Can You Be A Vegetarian Athlete?

Gone are the days when vegetarianism and competitive sport were mutually exclusive. A well-planned diet, experts say, is all it takes to do well on the field without touching meat.

Many athletes are living proof–record-setting marathoner Scott Jurek, runner Bart Yasso, triathlete Brendan Brazier, and bodybuilder Robert Cheeke are just some examples. How do they do it?

According to the No Meat Athlete, the key is simply to focus on healthy, whole foods–just like a regular healthy diet, with the exception of meat. Athletes can go as far down the vegetarian line as they want, from simply cutting out red meat to going fully vegan, organic, and gluten-free. Some athletes claim they get even more energy out of restrictive regimes, such as the macrobiotic diet.

It’s not easy, that’s for sure–especially when you’re surrounded by barbecues and steak-houses. Some “special ingredients,” from little-known beans and pulses to fake meats, can also take some getting used to. Pressure from friends and family can also be prohibitive. But there’s no question that the biggest challenge is finding a diet that works and that you can stick to. For many, that can seem like a one-in-a-million match.

As one might expect, sourcing your protein is an important question, and admittedly the biggest challenge. Protein exists in other foods besides meat (tofu, milk, and beans, to name a few), but usually in smaller amounts. One trick is to keep your sources varied, and to make sure there’s some in every meal.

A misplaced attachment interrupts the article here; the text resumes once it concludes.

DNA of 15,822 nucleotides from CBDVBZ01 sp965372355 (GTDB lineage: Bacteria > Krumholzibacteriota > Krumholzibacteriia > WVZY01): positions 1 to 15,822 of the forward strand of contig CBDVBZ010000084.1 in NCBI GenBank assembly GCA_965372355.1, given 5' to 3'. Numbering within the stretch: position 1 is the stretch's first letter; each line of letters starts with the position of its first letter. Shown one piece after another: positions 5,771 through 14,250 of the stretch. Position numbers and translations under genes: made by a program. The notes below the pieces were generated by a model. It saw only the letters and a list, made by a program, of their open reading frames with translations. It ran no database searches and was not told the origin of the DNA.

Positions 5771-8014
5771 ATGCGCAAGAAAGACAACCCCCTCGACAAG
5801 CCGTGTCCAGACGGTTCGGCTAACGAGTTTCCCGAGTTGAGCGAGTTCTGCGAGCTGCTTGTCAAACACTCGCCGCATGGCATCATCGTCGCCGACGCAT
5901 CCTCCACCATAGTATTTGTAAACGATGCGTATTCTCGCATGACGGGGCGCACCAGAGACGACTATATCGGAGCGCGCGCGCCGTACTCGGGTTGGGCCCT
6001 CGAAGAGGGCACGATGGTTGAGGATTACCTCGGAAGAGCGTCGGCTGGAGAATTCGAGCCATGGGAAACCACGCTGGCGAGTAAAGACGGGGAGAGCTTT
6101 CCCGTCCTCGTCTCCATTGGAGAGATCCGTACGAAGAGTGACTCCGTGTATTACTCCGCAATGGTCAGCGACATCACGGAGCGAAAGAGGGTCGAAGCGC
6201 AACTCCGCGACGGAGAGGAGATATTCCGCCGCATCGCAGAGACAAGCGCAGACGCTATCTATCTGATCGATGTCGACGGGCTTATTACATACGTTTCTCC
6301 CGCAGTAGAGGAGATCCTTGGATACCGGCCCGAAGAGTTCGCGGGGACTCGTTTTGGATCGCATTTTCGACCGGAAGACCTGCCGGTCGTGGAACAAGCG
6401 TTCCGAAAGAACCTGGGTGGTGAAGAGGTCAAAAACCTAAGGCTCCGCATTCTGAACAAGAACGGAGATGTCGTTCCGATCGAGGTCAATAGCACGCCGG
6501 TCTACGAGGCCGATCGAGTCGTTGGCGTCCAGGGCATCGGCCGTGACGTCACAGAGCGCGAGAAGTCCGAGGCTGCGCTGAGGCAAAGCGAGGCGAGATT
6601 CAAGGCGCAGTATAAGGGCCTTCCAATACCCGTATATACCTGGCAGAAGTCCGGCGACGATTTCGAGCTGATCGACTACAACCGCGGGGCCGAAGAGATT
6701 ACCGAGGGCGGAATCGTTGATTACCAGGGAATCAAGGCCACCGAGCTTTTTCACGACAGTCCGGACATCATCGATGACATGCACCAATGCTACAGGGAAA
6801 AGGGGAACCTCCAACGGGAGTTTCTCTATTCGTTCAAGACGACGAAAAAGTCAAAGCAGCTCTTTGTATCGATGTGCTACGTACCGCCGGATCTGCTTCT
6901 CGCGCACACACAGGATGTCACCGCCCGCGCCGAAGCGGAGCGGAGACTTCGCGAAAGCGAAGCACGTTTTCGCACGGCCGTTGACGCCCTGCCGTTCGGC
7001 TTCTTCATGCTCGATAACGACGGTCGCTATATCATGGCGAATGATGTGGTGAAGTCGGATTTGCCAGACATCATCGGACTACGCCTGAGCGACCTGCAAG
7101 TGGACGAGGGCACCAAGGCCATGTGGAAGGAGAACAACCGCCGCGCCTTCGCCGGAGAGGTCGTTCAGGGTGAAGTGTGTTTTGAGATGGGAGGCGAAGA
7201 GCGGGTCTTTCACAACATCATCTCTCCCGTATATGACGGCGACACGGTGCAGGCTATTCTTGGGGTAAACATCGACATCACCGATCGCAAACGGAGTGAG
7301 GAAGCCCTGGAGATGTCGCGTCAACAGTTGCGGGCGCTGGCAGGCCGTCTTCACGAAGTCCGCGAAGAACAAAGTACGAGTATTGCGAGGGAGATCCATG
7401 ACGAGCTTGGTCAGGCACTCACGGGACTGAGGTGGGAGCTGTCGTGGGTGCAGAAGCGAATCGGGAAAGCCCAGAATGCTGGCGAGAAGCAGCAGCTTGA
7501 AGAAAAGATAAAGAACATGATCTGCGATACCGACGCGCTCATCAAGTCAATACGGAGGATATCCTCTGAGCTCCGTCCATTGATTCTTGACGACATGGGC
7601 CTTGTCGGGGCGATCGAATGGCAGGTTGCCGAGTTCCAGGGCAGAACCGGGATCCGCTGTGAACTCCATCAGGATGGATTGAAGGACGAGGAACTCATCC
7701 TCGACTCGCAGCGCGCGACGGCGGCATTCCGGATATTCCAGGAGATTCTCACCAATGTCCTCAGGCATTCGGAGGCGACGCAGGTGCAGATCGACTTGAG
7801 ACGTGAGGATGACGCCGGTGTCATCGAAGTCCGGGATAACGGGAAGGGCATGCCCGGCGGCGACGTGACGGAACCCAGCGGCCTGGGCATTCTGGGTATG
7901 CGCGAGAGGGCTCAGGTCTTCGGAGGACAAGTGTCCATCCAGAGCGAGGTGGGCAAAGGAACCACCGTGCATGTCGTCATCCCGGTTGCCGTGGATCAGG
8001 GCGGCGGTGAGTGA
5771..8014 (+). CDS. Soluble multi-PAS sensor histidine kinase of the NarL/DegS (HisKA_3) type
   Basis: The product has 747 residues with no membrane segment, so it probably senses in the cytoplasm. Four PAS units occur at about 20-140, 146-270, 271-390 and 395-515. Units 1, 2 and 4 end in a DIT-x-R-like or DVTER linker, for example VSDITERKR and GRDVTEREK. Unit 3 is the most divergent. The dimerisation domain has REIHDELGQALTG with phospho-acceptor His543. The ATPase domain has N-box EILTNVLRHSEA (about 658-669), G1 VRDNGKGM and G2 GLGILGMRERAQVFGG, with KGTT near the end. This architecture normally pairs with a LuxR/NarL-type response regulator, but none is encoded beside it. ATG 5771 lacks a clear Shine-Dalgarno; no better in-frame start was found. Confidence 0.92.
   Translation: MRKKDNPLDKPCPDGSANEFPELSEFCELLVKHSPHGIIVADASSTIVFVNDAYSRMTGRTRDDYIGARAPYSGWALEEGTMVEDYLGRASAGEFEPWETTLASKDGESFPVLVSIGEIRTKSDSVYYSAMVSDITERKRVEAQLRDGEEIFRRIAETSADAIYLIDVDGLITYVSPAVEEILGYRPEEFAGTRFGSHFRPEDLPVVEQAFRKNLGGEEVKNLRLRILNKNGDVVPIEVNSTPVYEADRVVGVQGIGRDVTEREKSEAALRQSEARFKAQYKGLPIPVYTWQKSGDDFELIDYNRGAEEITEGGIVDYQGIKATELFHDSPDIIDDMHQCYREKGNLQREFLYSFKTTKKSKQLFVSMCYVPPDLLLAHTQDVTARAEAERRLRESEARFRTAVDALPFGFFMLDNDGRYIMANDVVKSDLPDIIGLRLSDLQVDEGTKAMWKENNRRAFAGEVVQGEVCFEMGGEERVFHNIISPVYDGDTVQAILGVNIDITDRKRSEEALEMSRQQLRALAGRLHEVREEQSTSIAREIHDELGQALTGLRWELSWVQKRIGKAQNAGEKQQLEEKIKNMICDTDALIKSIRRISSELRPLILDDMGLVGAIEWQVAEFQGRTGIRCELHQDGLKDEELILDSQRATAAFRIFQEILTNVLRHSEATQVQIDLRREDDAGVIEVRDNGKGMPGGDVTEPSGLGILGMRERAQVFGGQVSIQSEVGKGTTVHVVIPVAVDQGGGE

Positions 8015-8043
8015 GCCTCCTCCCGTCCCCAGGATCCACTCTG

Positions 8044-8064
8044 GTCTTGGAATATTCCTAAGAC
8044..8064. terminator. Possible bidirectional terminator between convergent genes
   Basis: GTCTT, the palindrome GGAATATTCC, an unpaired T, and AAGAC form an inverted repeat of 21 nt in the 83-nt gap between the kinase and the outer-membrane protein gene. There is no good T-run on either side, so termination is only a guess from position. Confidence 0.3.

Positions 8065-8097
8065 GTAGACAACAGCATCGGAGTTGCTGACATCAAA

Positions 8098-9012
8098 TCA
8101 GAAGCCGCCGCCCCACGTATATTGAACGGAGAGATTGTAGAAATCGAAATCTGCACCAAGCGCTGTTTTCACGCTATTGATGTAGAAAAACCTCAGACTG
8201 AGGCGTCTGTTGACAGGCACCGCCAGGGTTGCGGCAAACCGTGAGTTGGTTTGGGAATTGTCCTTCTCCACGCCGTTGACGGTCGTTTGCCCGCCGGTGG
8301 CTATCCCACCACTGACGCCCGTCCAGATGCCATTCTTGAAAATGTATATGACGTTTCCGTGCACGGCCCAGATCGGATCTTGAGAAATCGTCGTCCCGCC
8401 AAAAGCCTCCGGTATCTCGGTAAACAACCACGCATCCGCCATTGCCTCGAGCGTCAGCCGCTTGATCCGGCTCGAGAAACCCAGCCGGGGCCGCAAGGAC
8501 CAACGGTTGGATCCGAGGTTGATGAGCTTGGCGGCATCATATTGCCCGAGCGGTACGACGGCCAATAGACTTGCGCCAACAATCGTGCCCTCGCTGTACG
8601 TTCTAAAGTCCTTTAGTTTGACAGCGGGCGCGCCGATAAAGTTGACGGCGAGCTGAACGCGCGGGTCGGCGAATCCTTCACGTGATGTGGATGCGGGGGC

No Meat Athlete also suggests putting a few “staple foods” in your diet that are easy to find and don’t taste too out of the ordinary. This will make the transition to a vegetarian diet easier. Beans, lentils, brown rice, sprouts, and starchy vegetables (such as potatoes and rutabaga) are some common examples.

One thing about athlete-friendly vegetarian diets is that they can get technical very fast. Some people get lost in the calorie counting and carbohydrate-to-fat ratios. It’s not so much a numbers game as it is one of proportion: more than half of your food should be carbohydrate (that’s where you get your energy), about a fifth should be fat, and about half of that should be protein.

Of course, every athlete has his goals, and the numbers won’t work for everyone. But as long as you avoid the obvious bad apples (e.g. McDonald’s) and take everything in moderation, it’s not too bad if you go below or above from time to time.

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